So we have to narrow things down. It turns out though that Euclidean lines are also a geodesic. The most general definition of arc length of a curve to a metric space $$M$$ given as $$C: [0, 1] \rightarrow M$$ is

$$L = \sup \sum_{i=1}^{N} d(C(t_{i+1}), C(t_i))$$

where the supremum is over all partitions $$0 = t_1 < t_2 < \cdots < t_N = 1$$ of $$[0, 1]$$. So let $$C(t) = (t, kt)$$ be a Euclidean line in Taxicab space that is not vertical (vertical can be dispensed with a change of coordinates). Then $$d(C(t_{i+1}), C(t_i)) = |t_{i+1} - t_i| + k|t_{i+1} - t_i| = t_{i+1} - t_i + k(t_{i+1} - t_i) = (1 + k)(t_{i+1} - t_i)$$ and

\begin{align} L &= \sup \sum_{i=1}^{N} (1 + k) (t_{i+1} - t_i)\\ &= \sup (1 + k) \sum_{i=1}^{N} t_{i+1} - t_i\\ &= \sup (1 + k) (1)\\ &= \sup (1 + k)\\ &= 1 + k \end{align}

which is easily seen to be the distance between the start and end points. Note that we used telescoping sum in the above. This can be visualized as the "fallacious" method used to get "$$\pi = 4$$" in the following answer:

The staircase paradox, or why $\pi\ne4$

This method is correct for Taxicab geometry, and the image correctly shows that the ratio of the circumference of a Euclidean circle to its diameter in taxicab geometry is 4.

Thus, to get a sensible geometry, we pick the Euclidean line as the choice geodesic for the taxicab system.

• Thank you again so much for your answer! I am just putting this here for (my) future reference, to note that the non-uniqueness issue even holds for all p-norms with $p\not=2$, not just $p=1$, so the issue you raise is a concern even more generally than how I scoped my question: math.stackexchange.com/questions/641368/… – Chill2Macht Jul 5 '17 at 10:46

If one considers general $$L^p$$ norms where the distance between two points, $$\mathbf{x}$$ and $$\mathbf{y}$$, is defined by $$d(\mathbf{x},\mathbf{y}) = \left(\sum_{i}\left| x_i - y_i\right|^p\right)^{1/p},$$ one can show that for all $$p>1$$, the geodesics are straight, i.e. Euclidean, lines.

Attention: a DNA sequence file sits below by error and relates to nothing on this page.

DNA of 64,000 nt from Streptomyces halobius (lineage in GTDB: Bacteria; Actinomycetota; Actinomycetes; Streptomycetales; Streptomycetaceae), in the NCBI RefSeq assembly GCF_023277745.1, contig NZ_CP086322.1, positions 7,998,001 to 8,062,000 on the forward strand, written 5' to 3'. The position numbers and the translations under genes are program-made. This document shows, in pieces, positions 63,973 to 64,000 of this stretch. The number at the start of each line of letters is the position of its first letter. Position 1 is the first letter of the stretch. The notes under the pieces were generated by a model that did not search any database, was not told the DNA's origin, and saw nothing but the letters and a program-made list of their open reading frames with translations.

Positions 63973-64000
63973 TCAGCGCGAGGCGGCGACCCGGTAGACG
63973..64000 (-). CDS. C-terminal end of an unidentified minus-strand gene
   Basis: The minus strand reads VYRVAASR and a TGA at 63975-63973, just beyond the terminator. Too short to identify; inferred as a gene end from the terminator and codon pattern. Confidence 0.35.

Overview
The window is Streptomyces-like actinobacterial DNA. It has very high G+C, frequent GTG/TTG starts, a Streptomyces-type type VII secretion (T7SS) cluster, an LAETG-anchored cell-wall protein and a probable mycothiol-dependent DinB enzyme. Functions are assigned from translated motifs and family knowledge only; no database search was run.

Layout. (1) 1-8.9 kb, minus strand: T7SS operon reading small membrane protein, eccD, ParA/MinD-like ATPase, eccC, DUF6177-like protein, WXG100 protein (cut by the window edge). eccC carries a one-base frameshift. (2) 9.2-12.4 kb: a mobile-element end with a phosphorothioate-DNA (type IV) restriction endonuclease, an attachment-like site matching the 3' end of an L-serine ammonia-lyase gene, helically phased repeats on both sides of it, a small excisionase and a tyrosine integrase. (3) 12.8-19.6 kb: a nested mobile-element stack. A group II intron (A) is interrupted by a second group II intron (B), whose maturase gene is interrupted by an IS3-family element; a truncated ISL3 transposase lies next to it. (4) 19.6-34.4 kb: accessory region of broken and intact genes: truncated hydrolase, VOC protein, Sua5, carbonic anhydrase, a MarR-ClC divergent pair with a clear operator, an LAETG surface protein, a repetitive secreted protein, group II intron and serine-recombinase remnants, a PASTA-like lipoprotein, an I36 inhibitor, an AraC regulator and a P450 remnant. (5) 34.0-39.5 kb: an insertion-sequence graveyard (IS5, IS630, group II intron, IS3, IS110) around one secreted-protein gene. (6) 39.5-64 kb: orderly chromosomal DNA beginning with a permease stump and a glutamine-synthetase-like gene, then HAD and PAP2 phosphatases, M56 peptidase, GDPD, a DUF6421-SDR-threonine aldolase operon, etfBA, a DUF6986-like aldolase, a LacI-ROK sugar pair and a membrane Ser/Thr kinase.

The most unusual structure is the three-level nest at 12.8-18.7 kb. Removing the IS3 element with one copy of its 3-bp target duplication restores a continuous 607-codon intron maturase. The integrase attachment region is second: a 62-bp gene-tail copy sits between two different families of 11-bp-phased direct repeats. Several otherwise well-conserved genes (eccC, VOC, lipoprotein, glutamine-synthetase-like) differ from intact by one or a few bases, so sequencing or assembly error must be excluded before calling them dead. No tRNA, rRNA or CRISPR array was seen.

The taxicab metric is the $$L^p$$ metric with $$p=1$$. Since all the $$L^p$$ metrics with $$p>1$$ have straight lines as geodesics, and, although there are no unique geodesics in taxicab geometry, straight lines do give the shortest distance in the taxicab metric, one could make the argument that straight lines are the natural geodesics for the taxicab geometry that follow from its metric. At least if taxicab geometry is seen as a limiting case of case of $$L^p$$ geometries with $$p>1$$.

In order to show that the geodesics for $$L^p$$ metrics are straight lines, we need to use the calculus of variations. Let $$\mathbf{x}(t)=(x_1(t),..., x_n(t))$$ be a parametrization of a curve in $$\mathbb{R}^n$$ . First we need to calculate the distance for two points infinitesimally close on the path $$\mathbf{x}(t)$$

$$d(\mathbf{x}(t+dt),\mathbf{x}(t)) = \left(\sum_{i}\left| x_i(t+dt) - x_i(t)\right|^p\right)^{1/p} = \left(\sum_{i}\left| x_i+\frac{dx}{dt} dt- x_i\right|^p\right)^{1/p} =\left(\sum_{i}\left| \frac{dx}{dt}\right|^p \right)^{1/p}dt.$$

Now let's define the function

$$f(\mathbf{x},\dot{\mathbf{x}}) \equiv \left(\sum_{i}\left|\dot{x}_i\right|^p \right)^{1/p}$$

where $$\dot{x_i}=\frac{dx_i(t)}{dt}$$. We now need to minimize the integral

$$\int f\left(\mathbf{x}(t),\dot{\mathbf{x}}(t)\right)dt = \int \left(\sum_{i}\left|\dot{x}_i\right|^p \right)^{1/p}dt.$$

This can be done via the Euler–Lagrange equations:

$$\frac{\partial f}{\partial x_i} - \frac{d}{dt}\left(\frac{\partial f}{\partial \dot{x_i}}\right)=0.$$

For our problem, the Euler–Lagrange equations give

$$0-\frac{d}{dt}\left(\dot{x}_i |\dot{x}_i|^{p-2}\left(\sum_{j}\left| \dot{x}_j\right|\right)^{1/p-1}\right)=0.$$

Integrating these equations with respect to $$t$$, and dividing pairs of them gives

$$\frac{a_i}{a_j}=\frac{\dot{x}_i}{\dot{x}_j} \left|\frac{\dot{x}_i}{\dot{x}_j} \right|^{p-2}$$ where the $$a_i$$ are integration constants. There are two cases to check, depending on the sign of $$\frac{\dot{x}_i}{\dot{x}_j}$$, but it is pretty easy to see that in both cases the equations reduce to $$\dot{x}_j=\left(\frac{a_i}{a_j}\right)^\frac{1}{p-1}\dot{x}_i$$

(maybe up to a minus sign). These equations can be immediately integrated, and the results are lines. The only issue is when $$p=1$$, where the equations becomes singular.